However, IT does appear to be peaking and on a relative basis is above where it reached in the dotcom bubble of the early 2000s. The recent rally in materials on the other hand looks far less extreme when seen in a historical context. That said, the peaks reached in 2008-10 were in the context of a commodity supercycle – to reach those levels one would have to believe we are beginning another such supercycle.
Consumer staples, having had a strong run from the global financial crisis until 2014, has since given back a lot of this outperformance. On the other hand, the industrials sector, which has historically been comprised of a broad range of stocks, has never outperformed.
How to evaluate the outlook in growth
In emerging markets, growth stocks are spread across various sectors, notably consumer discretionary, IT and communication services. The key question to assess for growth stocks is the stage of the capital cycle.
As a new growth opportunity opens up early in a cycle it attracts capital. Given that perfect judgement is impossible, it will end up being over invested, with debt attached. Rising interest rates then end the cycle and do more damage to everyone’s favourite growth area than anything else; or to put it the other way around, excessive investment in the growth sector helps cause the recession.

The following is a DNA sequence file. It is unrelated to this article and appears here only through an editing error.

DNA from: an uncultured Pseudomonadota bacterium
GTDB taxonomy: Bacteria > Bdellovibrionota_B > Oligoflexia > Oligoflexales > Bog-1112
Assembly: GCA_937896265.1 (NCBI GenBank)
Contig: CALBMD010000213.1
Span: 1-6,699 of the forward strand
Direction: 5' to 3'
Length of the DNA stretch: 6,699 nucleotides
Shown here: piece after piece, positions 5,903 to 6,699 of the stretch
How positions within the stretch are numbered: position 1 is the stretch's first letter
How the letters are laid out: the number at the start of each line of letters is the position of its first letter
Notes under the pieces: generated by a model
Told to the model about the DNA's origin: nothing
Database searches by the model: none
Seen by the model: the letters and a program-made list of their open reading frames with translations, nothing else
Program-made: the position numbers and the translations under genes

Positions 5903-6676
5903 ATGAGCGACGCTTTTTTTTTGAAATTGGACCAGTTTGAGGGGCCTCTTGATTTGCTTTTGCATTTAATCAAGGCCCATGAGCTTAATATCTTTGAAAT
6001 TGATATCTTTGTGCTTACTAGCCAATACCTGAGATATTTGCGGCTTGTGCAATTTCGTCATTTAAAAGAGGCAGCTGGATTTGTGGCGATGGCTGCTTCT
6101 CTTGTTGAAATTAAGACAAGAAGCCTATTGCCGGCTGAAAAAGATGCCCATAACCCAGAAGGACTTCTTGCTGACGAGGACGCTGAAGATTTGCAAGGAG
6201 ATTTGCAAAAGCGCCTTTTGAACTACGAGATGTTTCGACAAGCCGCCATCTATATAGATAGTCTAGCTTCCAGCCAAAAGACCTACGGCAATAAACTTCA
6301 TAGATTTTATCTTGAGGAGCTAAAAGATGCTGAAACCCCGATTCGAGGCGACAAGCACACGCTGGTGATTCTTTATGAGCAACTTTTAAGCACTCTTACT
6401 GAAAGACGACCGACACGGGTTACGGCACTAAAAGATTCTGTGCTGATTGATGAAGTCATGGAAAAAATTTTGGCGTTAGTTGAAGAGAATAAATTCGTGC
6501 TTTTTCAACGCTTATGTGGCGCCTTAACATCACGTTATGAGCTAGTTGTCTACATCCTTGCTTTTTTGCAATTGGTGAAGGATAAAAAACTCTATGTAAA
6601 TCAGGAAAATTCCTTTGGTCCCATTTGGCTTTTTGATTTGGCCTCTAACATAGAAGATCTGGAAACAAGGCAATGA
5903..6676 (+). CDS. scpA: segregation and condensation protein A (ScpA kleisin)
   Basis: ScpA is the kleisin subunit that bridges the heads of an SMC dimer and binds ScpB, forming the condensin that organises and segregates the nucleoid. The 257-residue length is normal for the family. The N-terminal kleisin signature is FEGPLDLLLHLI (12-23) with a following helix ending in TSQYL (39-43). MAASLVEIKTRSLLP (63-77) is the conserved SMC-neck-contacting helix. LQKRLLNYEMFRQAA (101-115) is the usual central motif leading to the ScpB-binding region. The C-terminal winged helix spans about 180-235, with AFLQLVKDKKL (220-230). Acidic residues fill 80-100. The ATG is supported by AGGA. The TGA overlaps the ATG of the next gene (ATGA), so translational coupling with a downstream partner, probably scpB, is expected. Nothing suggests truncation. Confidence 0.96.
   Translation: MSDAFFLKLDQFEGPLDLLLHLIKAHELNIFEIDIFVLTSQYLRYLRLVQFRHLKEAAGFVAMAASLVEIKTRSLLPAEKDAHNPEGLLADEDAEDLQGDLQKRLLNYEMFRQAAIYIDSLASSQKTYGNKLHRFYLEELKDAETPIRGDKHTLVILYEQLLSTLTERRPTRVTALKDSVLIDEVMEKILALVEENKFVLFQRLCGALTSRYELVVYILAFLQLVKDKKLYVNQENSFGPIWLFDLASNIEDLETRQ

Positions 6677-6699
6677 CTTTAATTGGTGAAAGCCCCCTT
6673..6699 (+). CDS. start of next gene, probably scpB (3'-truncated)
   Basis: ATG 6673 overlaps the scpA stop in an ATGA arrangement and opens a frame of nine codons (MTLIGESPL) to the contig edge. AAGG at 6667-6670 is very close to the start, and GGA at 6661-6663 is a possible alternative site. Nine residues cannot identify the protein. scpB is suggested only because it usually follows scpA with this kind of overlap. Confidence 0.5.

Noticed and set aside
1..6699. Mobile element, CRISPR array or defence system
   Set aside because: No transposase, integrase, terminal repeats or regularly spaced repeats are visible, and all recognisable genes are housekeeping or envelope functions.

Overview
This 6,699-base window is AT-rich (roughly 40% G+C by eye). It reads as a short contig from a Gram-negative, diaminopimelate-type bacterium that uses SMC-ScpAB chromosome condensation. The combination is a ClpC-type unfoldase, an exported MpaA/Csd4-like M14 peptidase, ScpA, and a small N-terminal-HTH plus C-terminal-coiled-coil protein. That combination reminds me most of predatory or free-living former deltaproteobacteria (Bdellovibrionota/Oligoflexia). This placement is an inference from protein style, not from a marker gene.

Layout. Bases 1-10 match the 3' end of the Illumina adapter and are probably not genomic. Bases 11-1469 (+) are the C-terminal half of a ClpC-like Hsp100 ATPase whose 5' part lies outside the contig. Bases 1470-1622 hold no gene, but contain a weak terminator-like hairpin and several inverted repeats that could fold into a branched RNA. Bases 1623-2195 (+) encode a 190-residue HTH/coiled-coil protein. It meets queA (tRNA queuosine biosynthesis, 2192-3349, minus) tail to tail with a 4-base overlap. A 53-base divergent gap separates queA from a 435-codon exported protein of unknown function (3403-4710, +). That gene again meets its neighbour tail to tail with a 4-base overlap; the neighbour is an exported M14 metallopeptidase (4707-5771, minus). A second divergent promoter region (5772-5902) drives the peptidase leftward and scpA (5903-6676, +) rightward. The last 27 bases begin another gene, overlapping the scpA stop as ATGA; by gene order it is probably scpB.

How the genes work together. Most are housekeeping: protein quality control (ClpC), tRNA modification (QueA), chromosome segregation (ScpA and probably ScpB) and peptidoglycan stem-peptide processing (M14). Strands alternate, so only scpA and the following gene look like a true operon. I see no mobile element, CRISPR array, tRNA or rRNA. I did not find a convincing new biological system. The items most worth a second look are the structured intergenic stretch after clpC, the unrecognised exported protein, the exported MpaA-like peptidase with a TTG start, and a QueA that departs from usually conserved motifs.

The 1990s saw the internet bubble. When it popped, technology stocks spent the whole of the next cycle underperforming. That cycle was dominated by commodity stocks in emerging markets and banks in developed markets. Both have underperformed for most of the last cycle.
So will e-commerce and internet platform stocks underperform through the cycle we have just begun? Quite possibly, except that this cycle was brought to its end by a virus.
Could this cycle’s growth stocks still have room to run?